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MSI has been working hard to improve their reputation as an overclocker-friendly motherboard manufacturer, and I can say I’ve seen a pretty steady improvement in general overclocking performance over the past few years. The first modern MSI motherboard I did any serious overclocking with was their top end P45 board at Tom’s Hardware Overdrive Competition a couple of years ago. We ended up destroying most of the competition motherboards in the parking lot after the contest, so we could at least get some kind of satisfaction out of them.
A short time after that, MSI sent me a 790 AMD board for the release of Phenom II. It was a pretty solid board, but when extreme cooling was applied, the competition left it in the dust.
I skipped MSI’s early X58 boards, but I can definitely say for P55, they stepped up their game, and after reviewing several more of their motherboards, I went from expecting mediocrity to experiencing bleeding-edge performance. I’m happy to say MSI’s newest addition to their AMD line of motherboards is one of my favorite products yet.
|CPU Max Support
|up to 5200MT/s
|PCI-E Gen 2.0
|Gen2 (2×16, 2×8, 1×4)
|SATA III Ports
|USB 3.0 Ports (Rear)
|USB 2.0 Ports (Rear)
|Audio Ports (Rear)
|6+Coaxial SPDIF/Optical SPDIF
|Unlock CPU Core
|Easy CPU core unlocking through BIOS
|Auto OC Genie
|Auto-BIOS detection for automatic overclocking
|Real time FSB adjustment
|Low temp, long life MOSFETs
|Active Phase Switching for power efficiency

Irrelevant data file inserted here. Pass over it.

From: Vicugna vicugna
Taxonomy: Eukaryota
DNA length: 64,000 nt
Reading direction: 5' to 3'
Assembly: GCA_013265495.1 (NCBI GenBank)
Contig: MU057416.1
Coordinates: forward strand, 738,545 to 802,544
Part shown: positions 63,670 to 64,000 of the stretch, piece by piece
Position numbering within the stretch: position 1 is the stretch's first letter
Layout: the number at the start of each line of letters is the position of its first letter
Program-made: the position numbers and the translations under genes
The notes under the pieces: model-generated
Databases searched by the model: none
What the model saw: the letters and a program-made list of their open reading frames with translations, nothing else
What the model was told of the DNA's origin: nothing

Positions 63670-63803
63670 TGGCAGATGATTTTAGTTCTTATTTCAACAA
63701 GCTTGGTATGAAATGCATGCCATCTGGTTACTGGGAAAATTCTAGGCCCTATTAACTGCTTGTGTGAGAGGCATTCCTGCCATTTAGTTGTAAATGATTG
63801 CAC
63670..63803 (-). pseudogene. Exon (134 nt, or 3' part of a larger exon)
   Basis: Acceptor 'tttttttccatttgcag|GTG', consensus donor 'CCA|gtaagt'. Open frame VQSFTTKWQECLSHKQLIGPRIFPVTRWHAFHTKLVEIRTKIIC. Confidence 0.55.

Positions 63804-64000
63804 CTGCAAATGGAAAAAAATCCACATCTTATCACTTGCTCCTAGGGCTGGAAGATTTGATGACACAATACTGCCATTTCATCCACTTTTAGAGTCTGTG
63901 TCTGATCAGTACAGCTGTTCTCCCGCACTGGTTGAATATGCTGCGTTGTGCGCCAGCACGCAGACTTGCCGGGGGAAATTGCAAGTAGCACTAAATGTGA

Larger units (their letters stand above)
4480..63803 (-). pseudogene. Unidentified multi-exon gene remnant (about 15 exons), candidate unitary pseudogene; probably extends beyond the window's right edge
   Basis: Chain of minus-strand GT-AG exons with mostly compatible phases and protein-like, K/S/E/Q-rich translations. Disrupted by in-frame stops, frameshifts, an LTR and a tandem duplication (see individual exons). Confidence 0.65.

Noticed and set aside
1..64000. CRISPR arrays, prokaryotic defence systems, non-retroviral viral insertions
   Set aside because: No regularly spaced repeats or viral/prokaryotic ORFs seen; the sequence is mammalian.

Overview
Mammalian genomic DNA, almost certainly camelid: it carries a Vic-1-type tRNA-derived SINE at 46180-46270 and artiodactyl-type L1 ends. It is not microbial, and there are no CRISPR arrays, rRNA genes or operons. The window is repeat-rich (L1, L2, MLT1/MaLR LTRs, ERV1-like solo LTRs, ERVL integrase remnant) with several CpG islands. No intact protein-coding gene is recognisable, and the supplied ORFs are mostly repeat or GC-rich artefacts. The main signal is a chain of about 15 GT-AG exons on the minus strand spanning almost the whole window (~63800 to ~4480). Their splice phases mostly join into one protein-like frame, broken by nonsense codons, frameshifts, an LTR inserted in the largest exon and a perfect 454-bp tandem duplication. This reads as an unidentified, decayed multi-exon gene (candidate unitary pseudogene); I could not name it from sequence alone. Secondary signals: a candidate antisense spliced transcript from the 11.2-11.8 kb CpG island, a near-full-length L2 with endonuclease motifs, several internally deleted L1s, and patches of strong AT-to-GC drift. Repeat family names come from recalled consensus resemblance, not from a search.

|Support for high end 140W CPUs
|Highly-conductive polymerized capacitors
|Easy BIOS flashing and backup from BIOS M-Flash menu
|Easy connecting to front panel & chassis cable
The 890FXA-GD70 comes out of the box sporting MSI’s usual (as of late) blue on black color scheme, with aluminum cooling hardware. Packaged accessories include 4 SATA cables, 2 SATA power, 1 PATA cable, 1 USB 2.0 bracket, 6-in-1 M-Connectors, 1 Crossfire bridge, and user manuals.
The socket area is spacious, and was very easy to quickly insulate for the frozen part of my testing. I’ve been waiting for AMD boards with alternate DIMM slots for dual channel to become the norm. I guess I’ll keep waiting.
The 890FXA-GD70 sports five PCI-E 2.0 slots, with 2 at 16x, 2 at 8x, and 1 at 4x. There is alos a PCI-E 4x slot, and a PCI slot.
In addition to the six SATA III ports in this corner, MSI has included power and reset buttons, as well as an OC Dial, which I made heavy use of throughout the testing process.
MSI’s BIOS has all the screens and settings you’d expect, and a few unique ones.
With MSI’s M-Flash utility, you can update your BIOS from a flash drive in only a few seconds. There’s no longer any need for even booting from a flash drive to update BIOS, you can do it right from this menu. I posted a video of this on Youtube the first time I encountered it. The flashing procedure seems to take even less time on more recent motherboard models such as this one. MSI also includes six “Overclocking Profiles” for storing six different sets of overclocking settings.